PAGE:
To summarize my answer:
- Harry's perceived physical presence has to do with the visual medium of TV. The alternative (Dexter thinking to himself) is not as interesting to watch, even though it would be more realistic.
- Notice that when Dexter reminisces about something that (the real) Harry said in the past, that we do get to see a flashback. For things that Harry actually said, Dexter relies on his memory.
- Everything imaginary Harry says is actually what Dexter thinks Harry would say.
- Harry intentionally appears to Dexter. This can be subconscious, e.g. at a time where Dexter doesn't want to talk to Harry but his subconscious does so anyway. But Dexter controls Harry's appearance. Harry is not a sentient being and cannot control when he appears, nor what he says.
- Dexter uses different people (Rudy) if he needs someone to argue a different point (one that Harry would not make).
This delves into some spoilers, though I haven't seen past season... 6 I think (so no spoilers for later seasons).
Harry taught Dexter how to behave. When left to his own devices, Dexter would be an undisciplined mass murderer (this is exactly why Harry teaches Dexter when he's still alive). Harry taught him to control himself and steer his urges.
Harry generally appears at times where Dexter is struggling between what he would do, and what Harry would want him to do. Visually, for the viewer, it's easier to have "ghost Harry" argue his point, rather than Dexter continually think "Harry would say that...", "but I think Harry would disagree", etc.
When Dexter sees Harry, Dexter is thinking like Harry. He labels the thoughts as Harry's, to give that train of thought (which is different from Dexter's personal train of thought) an identity.
In real life, there are people who are capable of having imaginary arguments. I'm one of those people. In such an argument, I always include people I know (because I can estimate their response to a certain topic). To me, in my mind, this looks exactly like how Dexter "sees" Harry.
- If I'm thinking about e.g. buying something expensive I want, and I am currently erring on the side of making the purchase, then I will have an imaginary argument with my grandfather (who is notoriously frugal).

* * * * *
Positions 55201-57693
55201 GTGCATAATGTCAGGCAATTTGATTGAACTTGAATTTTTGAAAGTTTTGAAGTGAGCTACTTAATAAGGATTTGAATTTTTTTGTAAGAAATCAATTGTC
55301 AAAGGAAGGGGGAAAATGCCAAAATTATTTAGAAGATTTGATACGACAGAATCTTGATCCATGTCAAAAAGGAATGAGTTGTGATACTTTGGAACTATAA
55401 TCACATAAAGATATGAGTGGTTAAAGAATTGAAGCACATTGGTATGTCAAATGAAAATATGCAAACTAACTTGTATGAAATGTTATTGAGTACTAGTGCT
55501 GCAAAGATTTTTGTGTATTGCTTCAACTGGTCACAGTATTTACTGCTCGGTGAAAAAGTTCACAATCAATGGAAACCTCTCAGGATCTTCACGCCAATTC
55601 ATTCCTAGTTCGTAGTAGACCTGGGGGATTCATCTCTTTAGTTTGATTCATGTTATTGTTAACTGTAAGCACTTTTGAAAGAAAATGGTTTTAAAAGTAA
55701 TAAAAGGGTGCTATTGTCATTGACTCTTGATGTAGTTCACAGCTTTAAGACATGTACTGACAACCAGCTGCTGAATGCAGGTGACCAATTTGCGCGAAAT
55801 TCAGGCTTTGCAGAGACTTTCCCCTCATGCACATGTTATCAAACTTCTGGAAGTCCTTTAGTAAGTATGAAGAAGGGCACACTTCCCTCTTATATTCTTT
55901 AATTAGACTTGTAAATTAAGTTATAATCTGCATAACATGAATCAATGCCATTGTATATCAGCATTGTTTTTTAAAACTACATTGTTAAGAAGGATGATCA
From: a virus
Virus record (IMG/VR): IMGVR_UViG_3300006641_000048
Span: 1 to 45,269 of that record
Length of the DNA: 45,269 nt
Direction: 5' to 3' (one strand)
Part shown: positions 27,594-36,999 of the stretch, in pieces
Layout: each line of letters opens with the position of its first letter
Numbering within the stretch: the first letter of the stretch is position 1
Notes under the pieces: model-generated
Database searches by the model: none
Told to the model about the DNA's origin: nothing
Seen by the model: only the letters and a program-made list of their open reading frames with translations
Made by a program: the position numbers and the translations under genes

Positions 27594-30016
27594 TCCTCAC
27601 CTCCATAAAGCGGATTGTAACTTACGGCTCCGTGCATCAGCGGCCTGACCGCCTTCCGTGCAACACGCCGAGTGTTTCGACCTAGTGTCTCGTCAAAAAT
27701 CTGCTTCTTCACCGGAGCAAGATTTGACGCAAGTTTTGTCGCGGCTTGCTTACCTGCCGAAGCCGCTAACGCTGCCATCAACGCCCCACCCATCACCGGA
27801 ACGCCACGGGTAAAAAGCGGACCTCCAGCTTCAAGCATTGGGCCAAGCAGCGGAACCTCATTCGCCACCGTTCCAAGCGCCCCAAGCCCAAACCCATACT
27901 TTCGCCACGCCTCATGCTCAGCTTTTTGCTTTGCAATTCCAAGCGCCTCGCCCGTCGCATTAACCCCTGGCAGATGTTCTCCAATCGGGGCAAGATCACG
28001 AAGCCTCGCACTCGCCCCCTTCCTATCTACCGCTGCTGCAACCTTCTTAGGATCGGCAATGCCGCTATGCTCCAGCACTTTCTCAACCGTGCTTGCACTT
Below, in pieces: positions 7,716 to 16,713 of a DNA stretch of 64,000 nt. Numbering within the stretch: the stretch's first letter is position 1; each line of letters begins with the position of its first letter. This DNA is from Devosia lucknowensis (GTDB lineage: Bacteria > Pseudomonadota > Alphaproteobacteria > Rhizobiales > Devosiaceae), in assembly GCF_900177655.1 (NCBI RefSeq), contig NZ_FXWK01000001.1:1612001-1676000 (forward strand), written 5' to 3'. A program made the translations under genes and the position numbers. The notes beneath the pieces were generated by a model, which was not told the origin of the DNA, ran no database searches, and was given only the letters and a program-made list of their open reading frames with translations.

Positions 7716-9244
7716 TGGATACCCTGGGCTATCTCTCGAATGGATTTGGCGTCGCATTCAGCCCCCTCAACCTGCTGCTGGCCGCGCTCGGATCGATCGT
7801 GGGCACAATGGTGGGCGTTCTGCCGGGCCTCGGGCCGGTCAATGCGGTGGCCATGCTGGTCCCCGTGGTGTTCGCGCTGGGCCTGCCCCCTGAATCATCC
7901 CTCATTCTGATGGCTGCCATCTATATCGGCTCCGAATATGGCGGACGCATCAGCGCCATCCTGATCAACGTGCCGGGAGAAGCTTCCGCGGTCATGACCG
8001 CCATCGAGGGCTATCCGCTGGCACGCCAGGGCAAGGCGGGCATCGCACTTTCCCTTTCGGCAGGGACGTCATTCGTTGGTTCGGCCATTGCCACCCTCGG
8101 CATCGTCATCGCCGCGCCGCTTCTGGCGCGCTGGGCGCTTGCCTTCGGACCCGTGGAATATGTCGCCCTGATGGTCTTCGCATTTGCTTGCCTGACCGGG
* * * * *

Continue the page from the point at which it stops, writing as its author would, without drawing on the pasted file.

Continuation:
- However, if I were erring on the side of saving my money, I will have an imaginary argument with a specific friend (whose general approach to life is "carpe diem").
- If I am not favoring either option, and I really don't know what to do, I will create an imaginary argument between my grandfather and my friend. (This is a common trope, it's basically the "devil and angel on your shoulder" trope).
Based on my current stance, I engage in an argument with someone who would disagree, but whose opinion I respect. Whenever Dexter sees Harry, Dexter is doing the same.
If I remember correctly, there is a scene where imaginary Harry and imaginary Rudy are discussing something, at a time where Dexter really doesn't know what to do.
Later in the show, Dexter also starts seeing Rudy. And, unsurprisingly, ghost Rudy's opinion on things is what Dexter expects (real) Rudy's opinion would be.
When Dexter met Rudy, he was friendly to Rudy. It took some time for Dexter to realize that Rudy needed to be put down. Before Dexter came to that conclusion, Rudy made sense to Dexter. Dexter disagrees, but understand Rudy's reasoning (and thinks there's some merit to it, even if he ends up disagreeing on the final conclusion).
Dexter understands how Rudy approaches things, well enough that Dexter is able to think like Rudy even after Rudy died.
It's also interesting to see when Rudy started appearing to Dexter. This happened after Dexter started thinking that Harry's way of thinking, while it did serve a purpose for him in the past, is no longer applicable to Dexter's current life situation.
Harry's advice is essentially outdated, and Harry had been appearing less and less to Dexter (and when he appeared, Dexter generally ignored his advice more and more as time went on).
If Dexter doesn't value Harry's input; he may resort to getting feedback from others. This is where Rudy enters the scene. Rudy didn't just appear out of nowhere against Dexter's will, Dexter (subconsciously) invited Rudy into his thoughts.
We later also see another person who does something similar. Travis Marshall sees professor Gellar, in the same way that Dexter sees Harry.
However, there are some key differences here.
- Dexter is aware that Harry is dead, and that the argument is in his head. Travis, however, imagined Gellar to an unhealthy degree. He may have still known that Gellar is dead, but he also responded to ghost Ghellar as if he was a sentient presence. Travis got upset with Gellar for making him do something he didn't want to do, whereas Dexter always knew that he was the one making the decision in the end. There is even a whole episode subplot dedicated to the fact that Travis tries to sabotage Gellar, which makes no sense if Travis was actively aware that Gellar is imaginary.
- Harry keeps Dexter on the right path (compared to senseless murdering). Gellar doesn't serve that same purpose to Travis. Travis simply uses Gellar as a way to shift personal responsibility. He sees Gellar as the real evil, and himself as the right hand to Gellar. Harry represents the good part of Dexter, that which keeps the dark passenger in check. Gellar represents Travis' dark passenger.